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Spirit of Jefferson Farmers Advocate
Charles Town, West Virginia
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August 15, 1968     Spirit of Jefferson Farmers Advocate
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August 15, 1968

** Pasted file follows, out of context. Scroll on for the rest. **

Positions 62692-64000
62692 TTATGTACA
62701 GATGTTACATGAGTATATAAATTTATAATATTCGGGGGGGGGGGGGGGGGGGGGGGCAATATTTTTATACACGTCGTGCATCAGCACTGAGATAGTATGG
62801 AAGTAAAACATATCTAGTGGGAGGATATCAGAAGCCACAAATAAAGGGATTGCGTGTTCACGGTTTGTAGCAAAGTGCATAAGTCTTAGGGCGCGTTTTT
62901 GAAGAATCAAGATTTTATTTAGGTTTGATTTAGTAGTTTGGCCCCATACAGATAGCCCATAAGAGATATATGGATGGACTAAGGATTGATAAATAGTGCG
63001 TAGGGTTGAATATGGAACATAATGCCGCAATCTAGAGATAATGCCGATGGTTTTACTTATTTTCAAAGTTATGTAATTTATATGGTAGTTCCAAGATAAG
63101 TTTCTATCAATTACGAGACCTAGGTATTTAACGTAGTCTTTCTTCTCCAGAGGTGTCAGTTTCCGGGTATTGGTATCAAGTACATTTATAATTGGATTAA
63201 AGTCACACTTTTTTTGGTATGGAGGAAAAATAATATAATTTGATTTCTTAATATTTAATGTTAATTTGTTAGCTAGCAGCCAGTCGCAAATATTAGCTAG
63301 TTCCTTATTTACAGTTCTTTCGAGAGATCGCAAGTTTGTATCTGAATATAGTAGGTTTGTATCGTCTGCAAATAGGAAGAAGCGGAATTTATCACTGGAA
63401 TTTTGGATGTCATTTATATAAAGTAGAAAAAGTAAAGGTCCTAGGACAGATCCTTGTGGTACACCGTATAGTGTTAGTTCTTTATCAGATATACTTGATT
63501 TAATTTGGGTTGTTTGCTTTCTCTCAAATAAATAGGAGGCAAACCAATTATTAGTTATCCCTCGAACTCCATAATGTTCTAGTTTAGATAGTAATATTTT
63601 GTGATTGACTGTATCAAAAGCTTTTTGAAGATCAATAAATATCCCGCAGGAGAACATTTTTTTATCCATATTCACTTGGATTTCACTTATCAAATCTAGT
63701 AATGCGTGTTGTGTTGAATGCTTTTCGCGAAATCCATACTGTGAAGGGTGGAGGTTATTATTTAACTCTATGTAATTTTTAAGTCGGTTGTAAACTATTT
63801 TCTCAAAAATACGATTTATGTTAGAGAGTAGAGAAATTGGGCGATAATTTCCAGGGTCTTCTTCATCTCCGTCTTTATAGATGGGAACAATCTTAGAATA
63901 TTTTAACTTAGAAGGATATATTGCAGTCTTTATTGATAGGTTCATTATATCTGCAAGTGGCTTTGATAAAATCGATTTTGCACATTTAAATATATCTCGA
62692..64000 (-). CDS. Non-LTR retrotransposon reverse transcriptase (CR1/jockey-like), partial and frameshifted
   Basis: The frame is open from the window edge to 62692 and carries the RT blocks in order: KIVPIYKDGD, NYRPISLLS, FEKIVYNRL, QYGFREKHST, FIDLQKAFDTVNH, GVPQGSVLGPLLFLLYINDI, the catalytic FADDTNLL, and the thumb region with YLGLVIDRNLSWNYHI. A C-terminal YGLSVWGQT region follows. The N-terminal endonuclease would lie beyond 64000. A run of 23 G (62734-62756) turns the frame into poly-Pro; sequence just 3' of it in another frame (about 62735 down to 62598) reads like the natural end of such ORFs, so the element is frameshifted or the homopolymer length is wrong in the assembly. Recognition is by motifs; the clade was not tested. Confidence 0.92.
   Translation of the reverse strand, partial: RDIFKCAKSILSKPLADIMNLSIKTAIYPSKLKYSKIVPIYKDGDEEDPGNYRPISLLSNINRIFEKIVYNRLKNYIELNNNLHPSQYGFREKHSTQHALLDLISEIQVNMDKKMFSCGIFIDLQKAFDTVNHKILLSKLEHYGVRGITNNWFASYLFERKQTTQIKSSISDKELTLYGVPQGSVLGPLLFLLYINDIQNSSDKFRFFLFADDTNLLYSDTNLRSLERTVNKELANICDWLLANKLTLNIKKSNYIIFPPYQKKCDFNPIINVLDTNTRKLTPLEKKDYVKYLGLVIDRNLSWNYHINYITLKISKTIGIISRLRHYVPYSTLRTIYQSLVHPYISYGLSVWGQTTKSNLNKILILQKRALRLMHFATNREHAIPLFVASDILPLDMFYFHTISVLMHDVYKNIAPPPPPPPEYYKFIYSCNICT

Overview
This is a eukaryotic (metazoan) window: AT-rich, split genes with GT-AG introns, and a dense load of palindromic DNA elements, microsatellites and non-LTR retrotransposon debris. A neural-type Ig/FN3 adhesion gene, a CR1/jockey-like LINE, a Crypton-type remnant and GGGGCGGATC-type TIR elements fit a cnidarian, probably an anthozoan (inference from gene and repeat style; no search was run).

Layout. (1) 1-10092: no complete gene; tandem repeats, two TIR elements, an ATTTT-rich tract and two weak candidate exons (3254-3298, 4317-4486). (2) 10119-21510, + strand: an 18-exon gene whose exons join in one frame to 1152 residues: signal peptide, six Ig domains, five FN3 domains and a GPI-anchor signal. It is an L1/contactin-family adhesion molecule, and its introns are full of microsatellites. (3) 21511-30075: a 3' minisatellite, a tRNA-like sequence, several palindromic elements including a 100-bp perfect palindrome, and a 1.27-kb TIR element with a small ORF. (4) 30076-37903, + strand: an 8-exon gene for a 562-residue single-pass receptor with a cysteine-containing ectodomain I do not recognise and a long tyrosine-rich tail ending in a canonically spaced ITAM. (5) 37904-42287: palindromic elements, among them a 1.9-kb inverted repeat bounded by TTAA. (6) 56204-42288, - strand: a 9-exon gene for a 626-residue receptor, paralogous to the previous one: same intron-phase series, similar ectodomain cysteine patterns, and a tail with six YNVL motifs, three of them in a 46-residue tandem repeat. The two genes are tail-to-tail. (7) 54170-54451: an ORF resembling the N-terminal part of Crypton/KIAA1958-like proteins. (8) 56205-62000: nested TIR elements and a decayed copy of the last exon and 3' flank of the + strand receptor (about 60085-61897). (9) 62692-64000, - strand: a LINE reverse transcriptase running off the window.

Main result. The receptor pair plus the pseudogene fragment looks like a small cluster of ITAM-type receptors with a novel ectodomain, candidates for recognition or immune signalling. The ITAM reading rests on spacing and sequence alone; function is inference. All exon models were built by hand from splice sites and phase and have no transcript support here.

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TWO SECTIONS 16 PAGES OF News --- Photos Sports- Ads READ THE Classified Ads FIND MANY THINGS You Want And Need 1844 The Newspaper Charles Town, Ranson And West Virginia Grew Up With 1968 { NO. 33 Business-News Dept. - Dial 725-2046 or 2047CHARLES TOWN, (Jefferson County), W. VA. THURSDAY, AUGUST 15, 1968 West Virginia's Oldest Newspaper PRICE- 10 CENTS Attendim Bhe P In the first round of two preli- hearing testimony from about a minary hearings held in connect- ion with the arrest of former dozen witnesses in the McDon- ough ease by Justice Appell. And after hearing the evidence, Appell decided against holding Mrs. Me- Admiral M. C. Mumma Donough over for grand jury action on the grounds that he did not feel the State had presented Died Wednesday In enough convincing evidence to warrant such action She was re- ~ T" --, Arizona presented at the hearing by Char- les Town Attorney Roger Perry. With her release from the charges, Charles Town Attorney Hen~. Morrow, counsel for Mrs. LeftWich, then immediately asked ::: for a preliminary hearing for his client, claiming that the evidence presented by the State in thei case of Mrs. McDonough did not show that there had been any escape from the jail by Mr. Left- wich and if there had been no escape then his client could not be charged with aiding and abett- County jailer John Brown and three others Thursday night July 18, in connection with the escape of a prisoner from the county jail, Mrs. Mary McDonough, dau- ghter of - former jailer John Brown, and one of the four charg ed, was freed Monday night of charges that she aided in any prisoner escape from the county jail. And Saturday morning the sec- end hearing, that of Mrs. Esther above are eighteen of the twenty-three area persons currently attending the West Virginia Leftwich, wife of William Left- short course in Mechanical and Electrical Blueprint-Reading and Freehand Sketching at wich, Jr the prisoner who has Senior High School. The classes are taught by Leland S. Winger of the Mining and In- been charged with escape from Service of the WVU Center for Appalachian Studies and Development. the jail, will be held at 11 o' lock are: Gary A. Burke, Patrick M. Burke, Donald W. Clendening, Norman C. Corhin, Luther before Justice of the Peace Rob- Jr Paul G. Edwards, Mary L. Evans, M. James A. Everhart, Donald E. Holmes, Robert ert Appell. Maconaughey, Cyrus W. Moler, Wallace P. Mills, Jr Gary G. Mose, William N. Rob- Mrs. Leftwich' has also been D. Runion, Floyd T. Specl~t, Glenn E. Specht, John E. Stipp, Paul D. Staubs, Louis Wenger, charged with aiding the prisoner, her husband, to escape from the and Grove A. Wilson. county jail. there were no seriousI three persons minor iniurms in two accidents which on Jefferson County and in Charles Town ring the period of Aug- Monday night. A total and one truck sus- about 7:45 p. m. Saturday evening on U. S. Route 340, East of Char- les Town, in which three West- bound cars were involved. Charles Town State Trooper John Napier said a car being driven by Harry Vaughn Younger 16, of Route 2, Knoxville, Md. ~?ruck the rear of a car being driven by Willard Otis Whitehair, Route 1. Woodbine, Md and then continued on and struck the side of a car being driven by Russell totaling about- the rash of mishaps, Town Municipal and reported. costly accident of all 9:45 p. m. Monday L Jeffyibs,16, ~. Ripley," W. Va:'~ Damage to the three ears w[si placed at $600. Trooper Napier said he charged Younger with -- Wanda E 1 a i n e failure to keep his car under con- Route 9, near Bar- a 19-year-old Martins- control of her car, off the highway, ripped 40.feet of fence at the farm, and came to .200 feet in a field. but Miss escaped set- She did receive and abrasions, but medical treat- trol. About 11:45 Saturday night a two-car collision occurred about six-tenths of a mile East of Char- .les Town on State Route 17 North, when a 1961 Rambler be- ing driven South on Route 17 by William M. Myers, 38, of Preston street, Ranson, was struck by a 1960 Ford going South on the highway by Byi~on Lane Law- rence. 54. of Hyattsvflle, Md. Damage to the two cars was r~laced at $95. Trooper Tony Divita said he charged Lawrence with drunken driving. The Law- rence car struck the Myers car in t~e rear. Two separate single car acci- dents were investigated about 1:45 Sunday morning on Second. ary Route 51, West of Charles Toown by Trooper John Napier, which resulted in property dam- age of about $625 to the two cars ::~r,qv~d Trooper Napier said a car be- ing driven West on Route 51 by James H. Green, 16. of 122 Weir- ~ch street. Charles Town, rounded a curve too fast, skidded off the highway and into a field. Damage to the car was placed at about $25. Hewas charged with failure to keep his car under control. A few seconds la~er a car being driven in the same direction by Paul Johnson, 17, of West Wash- ingtofl street. Charles Town, rounded the same curve and in trying to avoid hitting the car being driven by Green, he swerved his car, lost control of it and it turned over. Damage to this car was placed at $600. Trooper Napier said no charges were preferred against Johnson. The car was owned by Madaline McIvor of North street, Charles Town. Monday morning about 1 o'- clock a 1968 Chevrolet being driven by Craig Kastle, 19. of Morison street, Charles Town, went out of control at the inter- section of Jefferson Avenue and ~4orlson street and struck a large brick pillar in the yard of Lee Adams. Kastle was not injured, but damage to the car and brick pillar was placed at $1,000 on the car and about $300 on the stone pillar. Kastle told Trooper Tony Divita as he moved into the inter- section of 3efferson Avenue and Morison street, he thought he was kicking his car out of gear, but instead shoved the gear into reverse and it caused him to lose TURN TO-PAGE 3---A PUBLIC SALE Of antiques and modern fur- niture, Saturday, August 17 at 1:00 p. m. the estate of Mrs. Harriett Norman, 113 east main street, Berryville, Va, Aug. l$-l-t-fp, Mrs. J. Edward Savifle Makes WVU Sponsored Study Tour Of Europe Mrs. 3. EdWard Saville, 310 S. Mil'dred St returned to Charles Town this week after completing a nine week study tour in Europe sponsored by West Virginia Uni- versity. Ireland, England, France, Holl- and, Belgium, Switzerland, Ger- many, Spain, and Portugal were among the countries on the itiner ary. Those completing the tou~ and examination receive six hours co~ lege credits. The study tour was under the direction of Dr. Armand Singer, Chairman of the Humanities Pro gram at W. V. U. Mrs. Saville is a teacher in Frederick County, Md. John Brown and Leftwich were the other two arrested on the night of JUly 18. Brown posted the $5,000 bond set and w~ived to action of the Jefferson County grand jury the next morning after his arrest, as a preliminary hearing before Justice of the Peace Appell. But Mrs. McDon- ough and Mrs. Leftwich posted bond and asked that preliminary hearings be held later. About four and one-half hours were consumed Monday night in ing a crime that did not occur. The four people involved in the criminal proceedings were taken into custody July 18 by Jef- ferson County Sheriff W. W. Whittington, Charles Town State Police and Robert Carr, constable for the Charles Town district, on a warrant obtained by Charles Town State Troper Gary Arthur. The warrant charged Leftwich with escape from the County jail and John Brown, Mrs. McDon- ough and Mrs. Leftwich ]assisting in the escape. The pharmacy program for the aged which the West Virginia Legislature initiated in 1968 will be continued during the 19f~8-~ have been receiving aid through this program in the past will be issued new identificatiot~ cards through the mail-when their old ones expires, it was announced this week, byD0nald Ott, dirdctor of the food stampprogram in Jefferson County. The .West Virginia Department of Welfare started this program in 1967 upon receipt of funds appropriated by the legislature and it's purpose was to make available funds to Ihe aged'for certain prescription drugs for in- dividuals of 65 years of age and over ~vho are not receiving public assistance, but whose income and resources are insufficient to meet the costs of their chronic medi- cation needs. Any persons who have been ADMIRAL M. C. MUMMA Word was received i~ere Wed- with nesday of the death of Rear Admiral Morton C. Mumma, Jr (retired) formerly of Berryville, Va in a hospital in Tuscon, Arizona, Wednesday morning. Rear Admiral Mumma was well known 'here in Charles Town The visit of the Red Cross Blood.mobile unit which was to have taken place here in Charles Town today (Thursday) failed to materialize and local Red Cross officials said this morning they had not learned why. They did say they had learned, however, that the unit would be in Charles Town at the Moose Home next Thursday, August 22 from 10:15 a. m. until 4 p. m. It was thought that there had possibly been a mix-up in the schedule of the unit and that was the reason it did not show up in Charles Town today. Red Cross officials expressed reget for any inconvenience this mix-up might have caused anyone either working with the unit's visit here, or those who had made plans to visit the Moose Home and make a contribution. They also said they hoped those who had planned to contribute blood today would be able to do so next Thursday. ATTEND CHURCH SUNDAY m At Morg The annual auction sale spon- sored by the Men's Club of Shep- herdstown will be held at Mor- gans Grove Park on Saturday, AUgust 24 at 10:30 a. m. Articles being solicited and .which will be offered for sale in- clude the following: antiques, farm equipment, live stock, home appliance, furniture, dishes, sport ing goods, curedmeats, potatoes, vegetables, radios, record players and ets. participating in this program who might have lost their identificat- ion cards skould contact the Jeff- erson County Food stamp office at telephone 725-9532, To qualify for the Pharmacy Program, certain standards must be met. A person must he 65 years of age or over, be able to presenta medicare card, be a res ident of the. state of West Vir- ginia and living in the state, Streets, water, a tag day, post- office construction, weeds and a new telephone franchise were among the major matters dis- cussed in a lengthy session of the Harpers Ferry Council held on Monday night. " Harpers Ferry's Mayor Temple .Wheeler, read a letter, to.Council he had received from U. S. Sen- ator Robert Byrd in which Sen- ator. Byrd stated federal help is not feasible at this time for the maintenance- of some .of Harpers Ferry's streets. The chairman, W. E. VanMetre and his co~hairman, A. M. Pittin- ger state that they will gladly see that any article donated will be picked up and that all the pro- ceeds from the sale will be used for the benefit Of the War Mem. orial Building and Morgans Grove P~krk. Any cash donations will be gladly received. A lunch stand, featuring ham, will be on the grounds where food and 6oft drinks wilt be.avail able, having served as managing editor of the Spirit of Jefferson Advo- cate for a time right after World War II. At that time he was re- siding in Berryville, Va. but for their income not exceeding $1,500 many years now he had been re- per yea~ for an individual or siding in Tuscon. He~ was:~ the $3,000 a year for a man husband of the former .Miss Vir- have giaJ~ Elder of Ber~vi!le, . a A graduate' Of the U. S. Naval $600. for Academy, he served during World War II as a PT boat commander in World War II. In addition to his wife, he is survived by a son, Morton C Mumma, III, a daughter, Mrs. R. Meade Dorsey died several weeks ago. Although funeral arrangements have not been completed, it is known he will be buried in Arling an individual, or $1,200 for a man and wife who are livingtogether. A person must also be in need of prescription drugs for the treat- ment of one or more of these chronic conditions: Diabetes, Epil epay, Arthritis, Cardiouascular and Respiratory Diseases, Gastro entestinal Disorders, Genito Uri- nary Disorders, Parkinsonism, supplies or personal care items are not covered. However the per EquJ~ml~t Taken From sons physican and pharmacist will be able to advise him on these limRattons after the appli- Charles Town Jr. Hi0h cation is approved. Applications are accepted daily at the local Food Stamp Office and a person should apply in the county of residence. The applicatioz~ process is brief and~ also requires a form to be com- pleted by the applicants physician Office hours are observed from 8:30 a, m. to 5:00 p. m. Monday thru Friday and upon request applications can be taken in the home. Then there was a formal com- plaint rfrom John Haler of Bolivar to the West Virginia Public Ser- vice Commission regarding water he said had been running in front of his home for the past two years. A copy,of the Hafer letter to the PSC was read to Council. The town water superintendent told Council' tbe water was com- ing from an underground spring and not. from.any of the town's water lines. He said the water running .in fr0n.t ~f Hafer's prop- erty does not contain any chlor- ine so it could not be coming from the water mains. In his letter Hafer had also objected to excessive water rates to which Charles Town Junior High pri- ncipal Roscoe Payne is going to have to buy a lot of new office equipm, ent which lke had not plan ned on buying before school opens this month as the result of a costly raid which a thief or thieves made on the school's office and some storage rooms in the office about 2:30 Tuesday morning. According to Charles Town municipal police who are investi- gating a breaking and entering which occurred at the school, en- trance was gained to the build- ing via a rear window, with .the culprits standin~ on a metal rail ing jusY under a rear window, from which they were able to force the lock on the window and pry it open. Once in the build- ing the thieves apparently knew exactly where they wanted to go and what they were after because they did not disturb a thing in the room, but instead walked up the hallway to the office of Prin- cipal Payne, broke out a woden panel in the bottom of the door, unlocked the door and entered. Once inside they gathered up two calculator machines, one adding machine, one electric typewriter, one photo-copier, one portable public address system; one trans parency copying machine. They evidently also meant to take along the clock-radio which had been in Principal Payne's office, since they unplugged it from the wall and carried it into the hall- way, but in the rush apparently forgot to take it alpng. The clock had stopped at 2:30, thus fixing the time of the robbery. Principal Payne said as far as could be ascertained, nothing had bedn taken in any other part of the building other than the office. The total loss was placed at about $2~500 with only part of it being covered by insurance. Charles Town Police said they have several clues upon which to worlC ATTEND CHURCH SUNDAY Mayor Wheeler reported that he was being charged the minimum rate which is $3 as compared to $4.17 for residents of Shepherds- town. The Council also became in- volved in a lengthy discussion on a recent "tag day" held by the Friendship.Volanteer Fire Com- party. At the July meeting of the Council the body had refused to live the Firemen permission to old the "tag day," .stating that it was not fair to out-of-state cars that were b~tng stopped and asked for donations. Although Town State Trooper the investigating of- damage to the car was with another $300 to the farm fence. He of the accident completed. accident occurred Peer Winner Music PATSY PEER Town has a triple in the field of cou- in Miss Patsy Peer, 17-year-old Char- Senior, who on August 3 won Female Vocalist National Champion- Music cofftest held Lake, Warrenton, to the cash prizes with the national was also present- trophy the Little and in this picture the ones she won a~d 1967. She did not the contest in 1966. the daughter of Bill Town, a diSc Charles Town radio and Mrs. Mark W, Va. much di~umion was held on the TURN TO PAGE 8--A ~b BY DON RENTCII This evening (Thursday) at 8 p. m. there will be a very im- portant meeting taking place in the "White Church" in the com- munity of Middleway. And what is done at this meeting may well greatly affect the lives of many children for years to come. The fancy. From the beginning of the 19th Century until the turn of the 20th centmv this building, which for decades had been referred to as the "White Church," had serv- ed as a meeting place for Lulh- erans, German Reforms, and Presbyterians in the community. meeting will be for the formal Thus the structure already had he more than a century and a half orgamzatlon of a rat r recently t f r'e ; "" " "~ o va ~ ty imea msto~ ~ut u founded ,Jefferson County Associ- I " ": ation For Retarded Children, Inc inan iauen on nara umes, ann : . was no longer oemg useo as a whmh is compmsed of a small : ' .but benevolent-minded group de- nouse oI vvorsm.p, or ~or any d~ealed ~n ?he fn-n~in~, an,~ ~,o. ]purpose. tt had been purcnasea ~ by the Congregation of Grace cessful development of a speclal~.~ . " ~plscopal unurcn in ~viiooieway educatmnal center for retarded l . u Irom [ne Lumeran vlre, lnla Sy- cntiaren to oe Known a~ t,v "School of Hope." nod, but Grace Church had not The meeting will not attract a large crowd of people since the group that has long been direct- ing this project has been small from the beginning. But those who do attend and participate in the deliberations, have high hopes yet decided as to what use the building would be put to. LEASED BUILDING So when the Reverend Buttorff inquired as to the availability of the building for use as a retarded childrens educational school, the and great plans, for making not Grace congreg~ation agreed to only a unique contribution to the lease the building to the Associat Middleway community, and all of Ion for Retarded Children for Jefferson County, but most of the sum of $1 per year. This act all to open up a whole new world made it possible for the associat- for some children who up to now ion than to begin setting machin- have not for the most part. re- cry In motion for ~etting the ceived the attention and opportu- school into operation and it was nity they deserve to become full most appropriately named the and usefull members of society. "School of Hope". It was in February of 1967 that By late February" 1968 the a small group of compassionate, building had been made ready and civic-minded people, realiz- ing the need for special educat- ion for a number of less fortun- ate children and adults in this county, decided to try and do something to help those who have been labeled "mentally retarded". INITIATED MOVE ~The Rtv. Lynn Buttorff, then 2astor for the Methodist Middle- ~v'ay.~ummit POint Charge," +~and Misses Marjorie Saphir and In- grid Bachman, vista workers in the county, initiated a move to l explore interest in a program for the mentally retarded. By Febru- ary they felt they had enough interested people to form an organization. On February 22, 1967, the Jefferson County Associ ation for Retarded Children was organized, with the Reverend But torff being named president pro- tem of the group,; Mrs. Raleigh Moler, of Charles Town was named as president, ~ post which she is still holding at present; Mrs. Philip Singhas as vice.pres- ident: Mrs. Mary Jane Wade, as treasurer: and Mrs. Marie White, secretary. The only change in the make-up of the officers at present is that Mrs. Singhas is now serv. ing as treasurer and Donald Mick- ey who played a key role in guid- ing and directing the course of the association almost from it's founding, as vice-president. The group then began to look around for a building that would be suitable for use as a center for this special type of education. And the large four-square dis- banded brick church building lo- cated just across the street from the Masonic Cemetery in the heart ~of Middleway. caught their for use, and under the direction of the Reverend Buttorff and Miss Saphir as the first and only teacher, a class of eight persons were enrolled. They ranged in age from seven to 22 years, The school operated from Feb- ruary until May whcn,~ Miss Sap- hir resigned her teaching~'~ post to go back to her native state of New York and carry, ou with much the same type of work there. Left without a teacher, and With the Reverend Buttorff hay-. mg moved from the community, the future of the "School of Hope" became uncertain Those who had help to foster and develop the project were not ready to abandon it. Instead they decided to seek a broader base of support for it, and also to reno- vate the interior of the building, making it more suitable and con- venient for not only carrying on TURN TO PAGE 8--A ~ 0'~ 1~ ( )'~I~B. 0"llli~ O~l~'O,l ll~ O,gil Partly cloudy, mild and less humid today with high 77 to 83. Increasing cloudiness with lowest in the 60's. Friday, considerable cloudiness with chance of scat- tered showers. The higlfest near 80. Outlook for Saturday; Warm and nmre humid with scattered showers. Winds: North to North- east, 8 to 12 MPH today, becom. ing light and variable tonight. ,South to Southeast 5 to 10 MPH Friday. Following a tour of the East- Mr. Quilliam and Mr. Heidrich ern Panhandle Soil Conservation are looking over the Jefferson District Mr. Robert E. Quilliam, State Conservationist, Soil Censer ration Service spent some time confering, with Mr. George Hold- rich, Chairman of the Board, Eastern Panhandle Soil Conservat ion District on the various Ways the soil conservation service could be of greatest assistance to districts in their work with Cou- nty and City governments and .other groups interested in and working to conserve our natural resources. County soil Survey received from the Soil Conservation Service and presented to the Jefferson Cou- nty Planning Commission by the District. As pointed out by Mr. Heidrich this is one of the most valuable tools available to any person or group in need of soil inforn~ation More information may bb ob- tained on the report and the serv ices offered locally by the SCS by contacting George Cole, Soil conservationist, Ranson.